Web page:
Constantine I, as Augustus (AD 307-337). AV medallion of 9...Click the image to load the highest resolution version.
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Unpublished Constantine the Great Medallion of 9 Solidi
Constantine I, as Augustus (AD 307-337). AV medallion of 9
solidi (47mm, 41.88 gm, 5h). NGC Choice VF 5/5 - 2/5, Fine Style,
mount. Constantinople, ca. AD 330. CONSTANTI-NVS MAX AVG,
laurel and rosette diademed, draped and cuirassed bust of
Constantine I right, seen from front / FELICITA-S PERPETVA AVG E-T
CAESS NN, Constantine I, nimbate, enthroned facing, scepter in
right hand, mappa in left, flanked by Constantine II and
Constantius II, each standing facing in military dress and turned
to center, spear in outer hand, inner hand resting on grounded
shield; CONS in exergue. RIC VII -. Cohen -. Depeyrot -. cf.
Toynbee, p. 198 n. 45; pl. XXXIX, 1 [Constantine II,
Constantinople]. cf. Gnecchi p. 16, 11, Nicomedia = Babelon, Revue
Numismatique, 1906, "La trouvaille de Helleville (1780)", p. 167,
pl. VII, 2 = Babelon, La Trouvaille Monétaire de Helleville
(Manche) En 1780, 1910, pp. 16-17, pl. 1, 2 = Toynbee, Roman
Medallions, Numismatic Studies 5, p. 62, n. 36, pl. V, 5 = RIC VII
Nicomedia 173. An impressive medallion with contemporary intact
mount, likely unique.
Ex Property of a Private West Coast Collector (Bonhams, 14 September 2015), lot 44.
Gold medallions were gifts produced for the emperor to bestow upon high ranking civilian and military individuals, as well as "foreign ambassadors and chieftains whom it was intended to impress." They were "the imperial counterpart of private gifts presented to friends on important occasions." Described by Toynbee as money medallions because they were "true multiples of gold and silver coins" and could therefore legally used as money, they ranged in size from "the 1 ½-solidi pieces first issued by Constantine I to the 72-solidi piece of Valens."
The present lot appears to be related by subject to small group of gold medallions and coins that was discovered in the village of Helleville, near Cherbourg in Normandy, France in 1780. "These coins were acquired for the French Collection [Cabinet des Médailles, Bibliothèque Nationale], but at the time of the great robbery in 1831 were melted down by the plunderers, and shared the shocking fate of 2,000 other gold specimens of ancient currency ..." (The Classical Revue, vol. 20, no. 8, Nov. 1906, p.426). Fortunately casts of the related medallions and coins had been taken prior to the theft and Babelon published much of the hoard in 1906. It also appears that a few pieces from the original find may have found their way into trade and were ultimately acquired by the Royal Cabinet in the Hague (Kerkuyt, RN 1906, pp. 490-492).
This large medallion may have been issued by Constantine I in connection with the move of the capital of the Roman Empire from Rome and the consecration of Constantinople in AD 330, but as Bruun notes, "The dating of the beautiful 9-solidi pieces FELICITAS PERPETVA AVG ET CAESS NN presents great difficulties." (RIC VII, p. 594).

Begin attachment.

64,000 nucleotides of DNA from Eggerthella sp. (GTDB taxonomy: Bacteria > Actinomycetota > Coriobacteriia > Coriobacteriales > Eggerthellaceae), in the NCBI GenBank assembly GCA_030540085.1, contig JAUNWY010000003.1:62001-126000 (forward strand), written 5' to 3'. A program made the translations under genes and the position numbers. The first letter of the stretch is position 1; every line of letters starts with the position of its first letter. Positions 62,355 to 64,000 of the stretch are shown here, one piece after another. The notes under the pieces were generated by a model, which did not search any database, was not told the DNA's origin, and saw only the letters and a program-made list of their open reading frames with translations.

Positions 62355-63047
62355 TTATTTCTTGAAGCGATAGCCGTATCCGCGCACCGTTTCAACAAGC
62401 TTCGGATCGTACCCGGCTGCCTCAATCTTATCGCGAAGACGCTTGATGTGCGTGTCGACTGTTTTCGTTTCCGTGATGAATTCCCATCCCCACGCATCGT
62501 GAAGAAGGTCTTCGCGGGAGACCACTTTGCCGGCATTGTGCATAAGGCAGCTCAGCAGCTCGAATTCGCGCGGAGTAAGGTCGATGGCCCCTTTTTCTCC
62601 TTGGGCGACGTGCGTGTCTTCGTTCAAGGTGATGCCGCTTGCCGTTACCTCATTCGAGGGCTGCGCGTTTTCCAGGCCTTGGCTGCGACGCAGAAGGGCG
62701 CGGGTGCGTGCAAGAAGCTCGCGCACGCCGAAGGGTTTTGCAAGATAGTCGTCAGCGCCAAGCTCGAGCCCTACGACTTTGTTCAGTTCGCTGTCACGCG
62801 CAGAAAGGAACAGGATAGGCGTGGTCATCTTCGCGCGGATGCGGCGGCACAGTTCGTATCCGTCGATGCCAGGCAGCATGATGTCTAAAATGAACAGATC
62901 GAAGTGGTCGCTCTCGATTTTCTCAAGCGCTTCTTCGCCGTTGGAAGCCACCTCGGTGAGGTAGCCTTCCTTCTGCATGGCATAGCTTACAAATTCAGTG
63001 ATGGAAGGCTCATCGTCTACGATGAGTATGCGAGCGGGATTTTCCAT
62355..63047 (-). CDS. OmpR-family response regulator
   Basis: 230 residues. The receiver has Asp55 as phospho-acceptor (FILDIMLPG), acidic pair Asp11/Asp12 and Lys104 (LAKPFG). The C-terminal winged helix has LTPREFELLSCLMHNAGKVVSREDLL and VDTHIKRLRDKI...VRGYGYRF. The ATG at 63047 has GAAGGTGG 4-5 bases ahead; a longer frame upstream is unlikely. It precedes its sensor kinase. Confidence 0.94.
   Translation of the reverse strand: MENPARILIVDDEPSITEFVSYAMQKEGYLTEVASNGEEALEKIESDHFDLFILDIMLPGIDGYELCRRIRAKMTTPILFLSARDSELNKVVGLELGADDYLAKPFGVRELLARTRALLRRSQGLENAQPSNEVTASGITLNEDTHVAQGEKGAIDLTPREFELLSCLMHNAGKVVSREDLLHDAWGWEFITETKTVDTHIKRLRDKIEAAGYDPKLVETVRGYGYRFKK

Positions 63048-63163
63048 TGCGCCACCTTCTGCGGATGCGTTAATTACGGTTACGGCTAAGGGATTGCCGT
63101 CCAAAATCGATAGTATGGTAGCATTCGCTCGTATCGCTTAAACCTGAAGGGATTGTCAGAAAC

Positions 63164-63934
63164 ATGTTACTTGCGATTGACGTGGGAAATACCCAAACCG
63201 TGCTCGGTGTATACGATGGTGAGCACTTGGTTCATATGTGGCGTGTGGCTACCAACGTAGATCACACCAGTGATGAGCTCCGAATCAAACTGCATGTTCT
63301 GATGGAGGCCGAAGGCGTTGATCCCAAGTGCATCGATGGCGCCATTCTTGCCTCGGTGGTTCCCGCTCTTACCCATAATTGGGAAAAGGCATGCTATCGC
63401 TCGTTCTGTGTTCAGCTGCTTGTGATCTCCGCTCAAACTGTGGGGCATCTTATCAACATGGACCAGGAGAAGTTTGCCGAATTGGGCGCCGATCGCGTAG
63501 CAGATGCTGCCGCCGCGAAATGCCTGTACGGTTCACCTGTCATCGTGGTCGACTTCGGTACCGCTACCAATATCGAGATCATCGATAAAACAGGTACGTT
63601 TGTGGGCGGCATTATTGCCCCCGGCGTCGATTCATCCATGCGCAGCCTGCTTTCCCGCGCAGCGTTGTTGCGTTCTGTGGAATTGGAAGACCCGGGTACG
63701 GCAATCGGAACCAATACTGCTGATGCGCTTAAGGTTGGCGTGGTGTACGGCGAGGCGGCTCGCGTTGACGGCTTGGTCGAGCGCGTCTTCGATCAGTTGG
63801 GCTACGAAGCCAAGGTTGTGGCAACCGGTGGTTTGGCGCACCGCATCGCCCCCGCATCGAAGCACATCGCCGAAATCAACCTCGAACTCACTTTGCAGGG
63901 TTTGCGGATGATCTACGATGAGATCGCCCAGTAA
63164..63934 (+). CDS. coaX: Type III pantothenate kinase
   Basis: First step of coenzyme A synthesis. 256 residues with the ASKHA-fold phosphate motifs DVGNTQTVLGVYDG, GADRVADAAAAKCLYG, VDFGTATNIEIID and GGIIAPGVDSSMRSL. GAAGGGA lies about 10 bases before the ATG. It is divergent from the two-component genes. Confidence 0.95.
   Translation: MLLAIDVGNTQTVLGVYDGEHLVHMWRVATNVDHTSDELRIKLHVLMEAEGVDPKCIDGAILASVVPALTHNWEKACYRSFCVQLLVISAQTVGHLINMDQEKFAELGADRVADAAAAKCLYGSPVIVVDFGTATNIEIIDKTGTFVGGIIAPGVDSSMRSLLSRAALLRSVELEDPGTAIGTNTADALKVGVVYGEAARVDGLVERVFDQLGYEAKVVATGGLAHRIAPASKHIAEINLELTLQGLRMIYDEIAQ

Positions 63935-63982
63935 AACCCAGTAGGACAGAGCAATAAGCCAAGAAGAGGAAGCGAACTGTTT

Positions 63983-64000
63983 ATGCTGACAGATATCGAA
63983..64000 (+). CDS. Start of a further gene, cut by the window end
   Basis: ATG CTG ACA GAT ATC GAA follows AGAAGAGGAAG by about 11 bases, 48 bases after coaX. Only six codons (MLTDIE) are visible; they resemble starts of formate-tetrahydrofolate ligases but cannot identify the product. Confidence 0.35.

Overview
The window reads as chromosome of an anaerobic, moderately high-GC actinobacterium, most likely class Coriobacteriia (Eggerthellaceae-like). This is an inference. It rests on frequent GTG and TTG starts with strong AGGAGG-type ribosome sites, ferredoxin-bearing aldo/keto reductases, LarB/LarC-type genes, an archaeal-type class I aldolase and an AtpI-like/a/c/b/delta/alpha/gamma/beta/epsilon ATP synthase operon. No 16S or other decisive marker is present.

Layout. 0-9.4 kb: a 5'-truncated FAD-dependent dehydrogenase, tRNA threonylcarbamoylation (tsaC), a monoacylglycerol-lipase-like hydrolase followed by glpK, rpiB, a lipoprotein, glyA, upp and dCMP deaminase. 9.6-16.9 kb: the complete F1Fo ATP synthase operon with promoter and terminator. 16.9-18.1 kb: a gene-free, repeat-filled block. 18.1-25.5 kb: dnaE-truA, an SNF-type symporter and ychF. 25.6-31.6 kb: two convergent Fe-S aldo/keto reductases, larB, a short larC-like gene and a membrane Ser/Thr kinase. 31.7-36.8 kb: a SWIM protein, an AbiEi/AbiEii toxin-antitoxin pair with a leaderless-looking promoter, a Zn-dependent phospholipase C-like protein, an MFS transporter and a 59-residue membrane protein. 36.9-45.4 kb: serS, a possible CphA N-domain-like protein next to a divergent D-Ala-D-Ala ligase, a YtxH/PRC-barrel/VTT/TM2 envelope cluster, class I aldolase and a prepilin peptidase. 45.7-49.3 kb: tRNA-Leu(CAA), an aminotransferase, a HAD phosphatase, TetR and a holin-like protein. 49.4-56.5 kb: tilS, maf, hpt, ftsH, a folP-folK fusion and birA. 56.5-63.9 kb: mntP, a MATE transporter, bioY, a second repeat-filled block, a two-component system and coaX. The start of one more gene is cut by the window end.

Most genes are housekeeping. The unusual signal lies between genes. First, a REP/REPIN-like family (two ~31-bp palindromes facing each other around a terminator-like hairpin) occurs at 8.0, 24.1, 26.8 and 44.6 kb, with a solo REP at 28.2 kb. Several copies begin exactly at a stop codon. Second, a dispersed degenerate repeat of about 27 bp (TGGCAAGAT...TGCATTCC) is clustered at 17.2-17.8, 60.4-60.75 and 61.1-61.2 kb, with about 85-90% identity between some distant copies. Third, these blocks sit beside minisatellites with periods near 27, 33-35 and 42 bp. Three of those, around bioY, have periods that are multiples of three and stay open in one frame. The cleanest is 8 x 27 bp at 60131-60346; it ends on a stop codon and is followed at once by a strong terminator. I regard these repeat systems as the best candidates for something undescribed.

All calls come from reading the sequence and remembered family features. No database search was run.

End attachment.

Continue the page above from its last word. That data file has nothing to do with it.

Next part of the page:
Referring to the examples struck at Nicomedia, Babelon (RN 1906) dates the issue to AD 326, placing it at the later part of the year, after the murder of Crispus (which would make the medallion one of the earliest productions of the Constantinople mint and well out of place from all of the other gold issues from the mint).
Toynbee "regards the type as belonging to a series of dynastic types comprising also the SALVS ET SPES REPVBLICAE [reverse] of Constantinople and Heraclea, all of the period of the two Caesars only (326-33)." Based on the portrait style, Toynbee dates those with the short hair at the nape of the neck to AD 326, and those with the longer hair at the back (as here) to the "solemn consecration of Constantinople" in AD 330. The medallions struck at Constantinople from these two series utilized multiple reverse dies; those from the Helleville find have the emperor seated on a more elaborately engraved throne than the present lot, which is more linear and compact.
M. Alföldi initially dated the medallions to AD 326-327 (RIC VII, p. 43, footnote 11), but subsequently agreed with Toynbee, dating the group to AD 330 (cf. Die constantinische Goldprägung, p. 165, 112).
Bruun disagrees with Toynbee's earlier dating (RIC VII, pp. 563-4), "The type CONSTANTINIANA DAFNE with unusual mintmark B/CONS* may be ascribed to 328 and in point of portraiture the exquisite heavy multiple SALVS ET SPES REIPVBLICAE is closely related to it. We can scarcely avoid dating this remarkable medallion to the dedication of the new capital in May 330." Bruun himself dates the Nicomedia issue with this reverse to AD 335, and the related SALVS ET SPES REIPVBLICAE reverse type struck at Constantinople to the winter of AD 335-336, remarking on Toynbee's dating of AD 326 "the portrait...is, however, smaller and cruder...Thus the portraits with the short hair have to be assigned to 330 and the others to even later dates." (RIC VII, p. 564, footnote 1).
Pierre Bastien, ("Monnaie et Donativa au Bas-Empire," p.80, Revue belge de Philologie et d'Histoire, 1991) placed the series after the dedication ceremony of Constantinople on 11 May 330, and this date seems to be supported by the consensus of opinion.
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